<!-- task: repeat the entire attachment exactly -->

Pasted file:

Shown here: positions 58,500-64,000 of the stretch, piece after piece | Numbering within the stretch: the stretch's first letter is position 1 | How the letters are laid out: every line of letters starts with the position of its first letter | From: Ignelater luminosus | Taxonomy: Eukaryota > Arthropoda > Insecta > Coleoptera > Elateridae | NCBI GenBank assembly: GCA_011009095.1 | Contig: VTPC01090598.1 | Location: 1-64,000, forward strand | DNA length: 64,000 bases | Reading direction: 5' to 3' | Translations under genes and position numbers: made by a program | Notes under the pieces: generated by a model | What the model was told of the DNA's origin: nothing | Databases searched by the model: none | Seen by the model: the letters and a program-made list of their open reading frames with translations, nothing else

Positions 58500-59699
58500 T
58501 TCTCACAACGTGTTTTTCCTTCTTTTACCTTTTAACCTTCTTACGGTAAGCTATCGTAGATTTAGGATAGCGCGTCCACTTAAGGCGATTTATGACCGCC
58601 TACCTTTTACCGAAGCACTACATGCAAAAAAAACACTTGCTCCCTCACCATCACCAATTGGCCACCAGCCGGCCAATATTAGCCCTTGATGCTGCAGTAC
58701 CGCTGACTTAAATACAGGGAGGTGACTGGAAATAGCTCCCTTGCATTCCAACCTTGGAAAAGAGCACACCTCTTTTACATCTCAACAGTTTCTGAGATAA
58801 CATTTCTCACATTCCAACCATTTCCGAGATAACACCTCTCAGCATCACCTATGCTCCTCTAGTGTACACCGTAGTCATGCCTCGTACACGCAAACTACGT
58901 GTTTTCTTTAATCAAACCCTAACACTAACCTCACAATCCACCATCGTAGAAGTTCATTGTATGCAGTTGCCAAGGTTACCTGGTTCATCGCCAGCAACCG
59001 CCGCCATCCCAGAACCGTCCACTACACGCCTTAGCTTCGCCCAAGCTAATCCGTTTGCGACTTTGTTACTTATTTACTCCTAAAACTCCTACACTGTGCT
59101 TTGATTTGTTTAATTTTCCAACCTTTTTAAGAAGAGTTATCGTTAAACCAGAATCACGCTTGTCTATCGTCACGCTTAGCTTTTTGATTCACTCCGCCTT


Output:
Shown here: positions 58,500-64,000 of the stretch, piece after piece | Numbering within the stretch: the stretch's first letter is position 1 | How the letters are laid out: every line of letters starts with the position of its first letter | From: Ignelater luminosus | Taxonomy: Eukaryota > Arthropoda > Insecta > Coleoptera > Elateridae | NCBI GenBank assembly: GCA_011009095.1 | Contig: VTPC01090598.1 | Location: 1-64,000, forward strand | DNA length: 64,000 bases | Reading direction: 5' to 3' | Translations under genes and position numbers: made by a program | Notes under the pieces: generated by a model | What the model was told of the DNA's origin: nothing | Databases searched by the model: none | Seen by the model: the letters and a program-made list of their open reading frames with translations, nothing else

Positions 58500-59699
58500 T
58501 TCTCACAACGTGTTTTTCCTTCTTTTACCTTTTAACCTTCTTACGGTAAGCTATCGTAGATTTAGGATAGCGCGTCCACTTAAGGCGATTTATGACCGCC
58601 TACCTTTTACCGAAGCACTACATGCAAAAAAAACACTTGCTCCCTCACCATCACCAATTGGCCACCAGCCGGCCAATATTAGCCCTTGATGCTGCAGTAC
58701 CGCTGACTTAAATACAGGGAGGTGACTGGAAATAGCTCCCTTGCATTCCAACCTTGGAAAAGAGCACACCTCTTTTACATCTCAACAGTTTCTGAGATAA
58801 CATTTCTCACATTCCAACCATTTCCGAGATAACACCTCTCAGCATCACCTATGCTCCTCTAGTGTACACCGTAGTCATGCCTCGTACACGCAAACTACGT
58901 GTTTTCTTTAATCAAACCCTAACACTAACCTCACAATCCACCATCGTAGAAGTTCATTGTATGCAGTTGCCAAGGTTACCTGGTTCATCGCCAGCAACCG
59001 CCGCCATCCCAGAACCGTCCACTACACGCCTTAGCTTCGCCCAAGCTAATCCGTTTGCGACTTTGTTACTTATTTACTCCTAAAACTCCTACACTGTGCT
59101 TTGATTTGTTTAATTTTCCAACCTTTTTAAGAAGAGTTATCGTTAAACCAGAATCACGCTTGTCTATCGTCACGCTTAGCTTTTTGATTCACTCCGCCTT